Leila Janah Biography – Wiki
Leila Janah was the Founder and CEO of Samasource and LXMI, two companies that share a common social mission to end global poverty by giving work to people in need. She was also the author of giving Work: Reversing Poverty One Job at a Time and co-author of America’s Moment: Creating Opportunity in the Connected Age, a book by Rework America: A Markle Initiative.
Leila Janah was born on 9 October 1982 in Lewiston, New York. She died on 24 January 2020 at the age of 37.
We are saddened to announce that Leila Janah, Samasource Founder and CEO, passed away due to complications from Epithelioid Sarcoma. Her commitment to creating a better world was unparalleled. We will miss her everyday. @leila_chttps://t.co/l3RBxMsoWC
— Samasource (@Samasource) January 25, 2020
Parents & Education
She was the daughter of Indian immigrants, who came to the United States with nothing. Janah described her childhood as being difficult, often due to a lack of financial security.
Janah attended the California Academy of Mathematics and Science. She won a scholarship at 17 through American Field Services and convinced them to let her spend it teaching in Ghana where she spent 6 months during her senior year of high school. In Ghana, Janah taught English to young students in the village of Akuapem, many of whom were blind. Janah has cited this early experience as sparking her passion for working in Africa, and she continued to visit the continent during her time in college.
She attended Harvard University, graduating in 2005 with a degree in African Development Studies. While at Harvard, Janah conducted fieldwork in Mozambique, Senegal, and Rwanda and consulted to and authored papers for the World Bank’s Development Research Group and Ashoka on social and economic rights.
In 2008, Janah launched Samasource (then called Market for Change), an idea that was inspired by her time spent in Africa and her experience managing a call center in Mumbai. Samasource delivers secure, high-quality training data and is a trusted platform for expert, ethical training data. and is the trusted, high-quality training data and validation provider for 25% of the Fortune 50. From self-driving cars to smart hardware, Samasource fuels AI.
The Samasource teams are experts in image, video and sensor data annotation and validation for machine learning algorithms. Samasource is driven by a mission to expand opportunities for low-income people through the digital economy, and its social business model has helped over 50,000 people lift themselves out of poverty. One of the first organizations to engage in impact sourcing, Samasource workers are trained in basic computer skills and paid a local living wage for their labor.
In 2013, Janah founded Samaschool (previously SamaUSA), a program that moves people out of poverty by providing digital skills training and a connection to internet-based jobs that pay a living wage. Samaschool runs in-person programs in Arkansas, California, New York, and Kenya, and also provides online classes that are available internationally. Samaschool courses train students in digital literacy, workforce readiness, and portfolio building.
Janah founded Samahope in 2012, the first crowdfunding platform that directly funded doctors who provide life-changing medical treatments for women and children in poor communities. Samahope enabled anyone anywhere to directly fund doctors’ life-changing medical treatments for women and children in need. Samahope was built on the belief that transparent funding mechanisms could help close the global surgery gap and ensure that all people have access to medical treatments.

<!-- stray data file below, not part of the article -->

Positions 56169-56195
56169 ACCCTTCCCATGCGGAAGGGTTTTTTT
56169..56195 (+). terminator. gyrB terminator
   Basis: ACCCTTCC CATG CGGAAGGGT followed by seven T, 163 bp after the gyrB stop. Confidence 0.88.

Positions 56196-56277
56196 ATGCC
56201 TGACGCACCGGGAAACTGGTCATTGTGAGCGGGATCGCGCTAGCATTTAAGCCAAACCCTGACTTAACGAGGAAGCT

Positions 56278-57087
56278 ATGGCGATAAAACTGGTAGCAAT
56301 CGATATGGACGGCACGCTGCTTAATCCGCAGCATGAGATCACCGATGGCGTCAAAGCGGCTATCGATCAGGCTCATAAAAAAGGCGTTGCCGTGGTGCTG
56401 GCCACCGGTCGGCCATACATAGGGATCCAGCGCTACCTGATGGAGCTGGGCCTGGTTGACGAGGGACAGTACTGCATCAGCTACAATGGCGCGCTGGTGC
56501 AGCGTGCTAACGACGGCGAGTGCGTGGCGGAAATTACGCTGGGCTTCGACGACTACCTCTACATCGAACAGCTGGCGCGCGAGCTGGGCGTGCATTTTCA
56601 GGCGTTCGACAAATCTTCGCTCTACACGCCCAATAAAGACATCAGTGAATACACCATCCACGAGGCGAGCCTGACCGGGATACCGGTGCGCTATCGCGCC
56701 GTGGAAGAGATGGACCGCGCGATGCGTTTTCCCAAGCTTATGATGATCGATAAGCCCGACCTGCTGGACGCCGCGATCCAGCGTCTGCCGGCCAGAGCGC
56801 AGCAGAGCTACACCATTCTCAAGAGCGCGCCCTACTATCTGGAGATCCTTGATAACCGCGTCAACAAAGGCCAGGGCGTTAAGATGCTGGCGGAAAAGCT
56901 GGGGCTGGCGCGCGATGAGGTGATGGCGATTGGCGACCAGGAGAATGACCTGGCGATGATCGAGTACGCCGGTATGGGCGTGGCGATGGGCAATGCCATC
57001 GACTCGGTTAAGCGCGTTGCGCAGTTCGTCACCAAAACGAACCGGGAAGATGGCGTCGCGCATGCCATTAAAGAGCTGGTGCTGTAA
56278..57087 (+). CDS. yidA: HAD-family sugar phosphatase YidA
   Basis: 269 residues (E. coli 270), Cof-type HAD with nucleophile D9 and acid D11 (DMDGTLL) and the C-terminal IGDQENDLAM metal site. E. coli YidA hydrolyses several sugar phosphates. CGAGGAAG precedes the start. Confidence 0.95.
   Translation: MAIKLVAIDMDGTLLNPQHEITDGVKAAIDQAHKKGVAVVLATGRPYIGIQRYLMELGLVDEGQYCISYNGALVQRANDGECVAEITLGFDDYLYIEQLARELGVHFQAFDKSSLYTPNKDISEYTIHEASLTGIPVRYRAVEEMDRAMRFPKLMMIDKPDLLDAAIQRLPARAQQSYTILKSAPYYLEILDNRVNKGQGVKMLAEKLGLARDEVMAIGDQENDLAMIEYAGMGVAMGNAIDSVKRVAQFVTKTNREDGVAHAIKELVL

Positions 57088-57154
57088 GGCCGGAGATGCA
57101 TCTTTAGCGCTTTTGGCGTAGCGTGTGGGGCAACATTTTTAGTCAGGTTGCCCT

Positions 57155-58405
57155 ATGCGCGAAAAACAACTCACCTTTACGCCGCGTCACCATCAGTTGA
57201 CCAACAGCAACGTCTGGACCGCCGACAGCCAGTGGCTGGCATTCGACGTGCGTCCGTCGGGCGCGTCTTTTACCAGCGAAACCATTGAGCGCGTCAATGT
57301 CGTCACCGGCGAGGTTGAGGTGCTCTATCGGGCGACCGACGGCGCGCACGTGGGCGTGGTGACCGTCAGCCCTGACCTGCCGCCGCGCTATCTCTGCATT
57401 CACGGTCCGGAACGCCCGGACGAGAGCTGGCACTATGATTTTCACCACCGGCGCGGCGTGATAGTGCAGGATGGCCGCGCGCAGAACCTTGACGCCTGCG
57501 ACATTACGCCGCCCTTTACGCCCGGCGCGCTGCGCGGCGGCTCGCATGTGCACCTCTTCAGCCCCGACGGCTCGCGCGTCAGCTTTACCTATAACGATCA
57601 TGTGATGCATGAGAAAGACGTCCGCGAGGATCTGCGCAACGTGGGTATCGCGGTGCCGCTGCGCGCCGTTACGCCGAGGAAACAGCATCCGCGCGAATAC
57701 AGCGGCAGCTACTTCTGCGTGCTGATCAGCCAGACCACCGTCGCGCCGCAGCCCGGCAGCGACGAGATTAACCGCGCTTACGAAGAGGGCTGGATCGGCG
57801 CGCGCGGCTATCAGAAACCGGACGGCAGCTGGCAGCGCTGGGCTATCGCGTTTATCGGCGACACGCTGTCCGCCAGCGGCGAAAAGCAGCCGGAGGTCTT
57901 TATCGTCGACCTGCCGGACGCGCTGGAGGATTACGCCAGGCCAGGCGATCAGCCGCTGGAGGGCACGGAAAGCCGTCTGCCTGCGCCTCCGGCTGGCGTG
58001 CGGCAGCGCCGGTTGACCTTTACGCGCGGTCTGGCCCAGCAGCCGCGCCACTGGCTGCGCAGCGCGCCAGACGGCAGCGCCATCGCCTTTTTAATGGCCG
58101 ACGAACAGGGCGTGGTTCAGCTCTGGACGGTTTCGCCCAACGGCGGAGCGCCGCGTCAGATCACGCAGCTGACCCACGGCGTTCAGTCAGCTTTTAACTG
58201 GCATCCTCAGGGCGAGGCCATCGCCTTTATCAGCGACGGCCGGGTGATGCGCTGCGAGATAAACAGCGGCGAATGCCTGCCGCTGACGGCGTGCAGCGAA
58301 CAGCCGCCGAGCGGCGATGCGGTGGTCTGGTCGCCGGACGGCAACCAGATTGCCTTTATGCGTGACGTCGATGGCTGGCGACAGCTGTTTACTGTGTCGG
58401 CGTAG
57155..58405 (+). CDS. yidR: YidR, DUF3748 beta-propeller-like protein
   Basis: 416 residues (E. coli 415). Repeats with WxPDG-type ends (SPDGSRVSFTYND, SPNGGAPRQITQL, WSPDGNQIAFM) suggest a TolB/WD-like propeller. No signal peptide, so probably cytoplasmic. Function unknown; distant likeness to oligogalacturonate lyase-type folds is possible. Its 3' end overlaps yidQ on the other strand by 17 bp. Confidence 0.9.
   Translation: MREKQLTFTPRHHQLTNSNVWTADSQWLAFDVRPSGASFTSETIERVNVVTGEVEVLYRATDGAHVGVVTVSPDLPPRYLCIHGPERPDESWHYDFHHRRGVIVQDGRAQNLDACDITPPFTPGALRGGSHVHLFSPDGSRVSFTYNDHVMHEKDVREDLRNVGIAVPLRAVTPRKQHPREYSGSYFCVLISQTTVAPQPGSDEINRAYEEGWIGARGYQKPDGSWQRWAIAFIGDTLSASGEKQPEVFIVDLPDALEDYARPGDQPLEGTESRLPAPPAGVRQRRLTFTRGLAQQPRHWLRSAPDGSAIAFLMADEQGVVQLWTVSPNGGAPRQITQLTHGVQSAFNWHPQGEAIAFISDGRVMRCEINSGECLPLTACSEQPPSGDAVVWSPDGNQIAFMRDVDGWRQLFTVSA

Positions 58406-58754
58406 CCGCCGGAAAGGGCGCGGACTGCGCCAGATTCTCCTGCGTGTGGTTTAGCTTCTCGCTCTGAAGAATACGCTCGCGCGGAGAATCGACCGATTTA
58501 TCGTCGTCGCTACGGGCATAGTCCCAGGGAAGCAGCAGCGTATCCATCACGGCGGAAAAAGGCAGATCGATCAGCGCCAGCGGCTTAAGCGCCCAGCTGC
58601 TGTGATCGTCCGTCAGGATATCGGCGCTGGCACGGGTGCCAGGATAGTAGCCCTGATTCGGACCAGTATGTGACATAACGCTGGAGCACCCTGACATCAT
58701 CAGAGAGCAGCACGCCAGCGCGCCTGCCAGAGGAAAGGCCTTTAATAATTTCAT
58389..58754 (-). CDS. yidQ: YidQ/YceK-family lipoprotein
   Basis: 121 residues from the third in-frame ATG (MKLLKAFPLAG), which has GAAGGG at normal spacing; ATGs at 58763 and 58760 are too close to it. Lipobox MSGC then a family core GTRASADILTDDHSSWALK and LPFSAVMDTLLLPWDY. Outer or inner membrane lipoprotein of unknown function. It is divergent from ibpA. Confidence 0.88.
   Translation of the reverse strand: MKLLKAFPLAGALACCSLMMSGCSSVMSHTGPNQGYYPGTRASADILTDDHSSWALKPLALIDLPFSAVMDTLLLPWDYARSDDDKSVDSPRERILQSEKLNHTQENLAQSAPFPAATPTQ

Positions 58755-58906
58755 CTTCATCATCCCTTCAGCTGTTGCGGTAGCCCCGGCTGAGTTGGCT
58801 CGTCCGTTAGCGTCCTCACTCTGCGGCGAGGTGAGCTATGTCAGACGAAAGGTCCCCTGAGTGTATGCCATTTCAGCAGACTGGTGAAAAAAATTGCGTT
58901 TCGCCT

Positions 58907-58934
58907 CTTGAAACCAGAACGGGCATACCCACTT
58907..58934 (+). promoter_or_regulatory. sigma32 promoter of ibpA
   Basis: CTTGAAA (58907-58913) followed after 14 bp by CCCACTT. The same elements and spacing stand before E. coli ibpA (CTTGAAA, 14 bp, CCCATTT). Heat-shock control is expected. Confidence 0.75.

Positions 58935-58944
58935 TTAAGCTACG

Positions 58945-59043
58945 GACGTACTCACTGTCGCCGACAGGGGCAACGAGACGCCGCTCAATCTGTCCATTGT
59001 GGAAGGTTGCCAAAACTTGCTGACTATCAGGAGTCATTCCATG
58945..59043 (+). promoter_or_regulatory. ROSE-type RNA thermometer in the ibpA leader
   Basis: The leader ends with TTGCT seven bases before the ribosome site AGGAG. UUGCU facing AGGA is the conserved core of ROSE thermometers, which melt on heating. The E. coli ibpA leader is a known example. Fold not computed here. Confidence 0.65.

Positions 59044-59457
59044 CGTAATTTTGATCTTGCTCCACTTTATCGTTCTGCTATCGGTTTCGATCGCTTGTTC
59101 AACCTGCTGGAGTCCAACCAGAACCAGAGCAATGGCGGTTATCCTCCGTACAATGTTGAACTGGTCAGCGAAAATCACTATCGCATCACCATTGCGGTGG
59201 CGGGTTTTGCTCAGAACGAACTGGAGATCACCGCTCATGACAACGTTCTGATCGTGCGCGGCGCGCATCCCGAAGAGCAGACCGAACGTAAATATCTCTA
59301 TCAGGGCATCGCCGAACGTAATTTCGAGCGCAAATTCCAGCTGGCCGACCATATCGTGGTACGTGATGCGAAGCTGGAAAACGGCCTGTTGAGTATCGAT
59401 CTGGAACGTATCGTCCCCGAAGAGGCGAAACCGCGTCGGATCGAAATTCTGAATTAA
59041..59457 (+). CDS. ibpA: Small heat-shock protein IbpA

In 2015, Janah co-founded LXMI, a for-profit luxury skincare brand. Built on the idea of beauty in action™, LXMI employs marginalized women in the rural Nile Valley communities to harvest LXMI ingredients and reports that their producers earn 3x the average local wages. LXMI is named after the Hindu goddess of beauty and prosperity.
Award And Honors
Janah was a Young Global Leader of the World Economic Forum, a Director of CARE USA, a 2012 TechFellow, recipient of the inaugural Club de Madrid Young Leadership Award, and the youngest person to win a Heinz Award in 2014 when she received the 19th Annual Heinz Award in Technology, the Economy and Employment.
Janah was included as one of Elle Magazine’s “Women in Tech” in 2016 and The New York Times T Magazine’s Five Visionary Tech Entrepreneurs Who Are Changing the World in 2015. She was also named a “Rising Star” on Forbes’ 30 Under 30 list in 2011, one of Fast Company’s “Most Creative People in Business” in 2012, and was profiled as one of Fortune’s “Most Promising Entrepreneurs” in 2013.
Cause of Death
Leila Janah, a fierce entrepreneur who worked to help those living below the poverty line, died in January from complications of epithelioid sarcoma – a form of cancer.
In a November Facebook post, Janah wrote, “Epithelioid sarcoma is a rare, strange beast. As it moves through my body I’m trying to understand what it could possibly teach me. My biggest lesson is awe: I’m awe-struck by the complexity of human biology, and equally by the almost mystical power of human connection and love flowing my way.”
Epithelioid sarcoma is a rare soft-tissue cancer often seen in young adults, according to the Food and Drug Administration.
“Epithelioid sarcoma accounts for less than one percent of all soft tissue sarcomas,” said Dr. Richard Pazdur, director of the FDA’s Oncology Center of Excellence.
In a statement last month, the agency announced it approved the first ever treatment option for the specific form of cancer.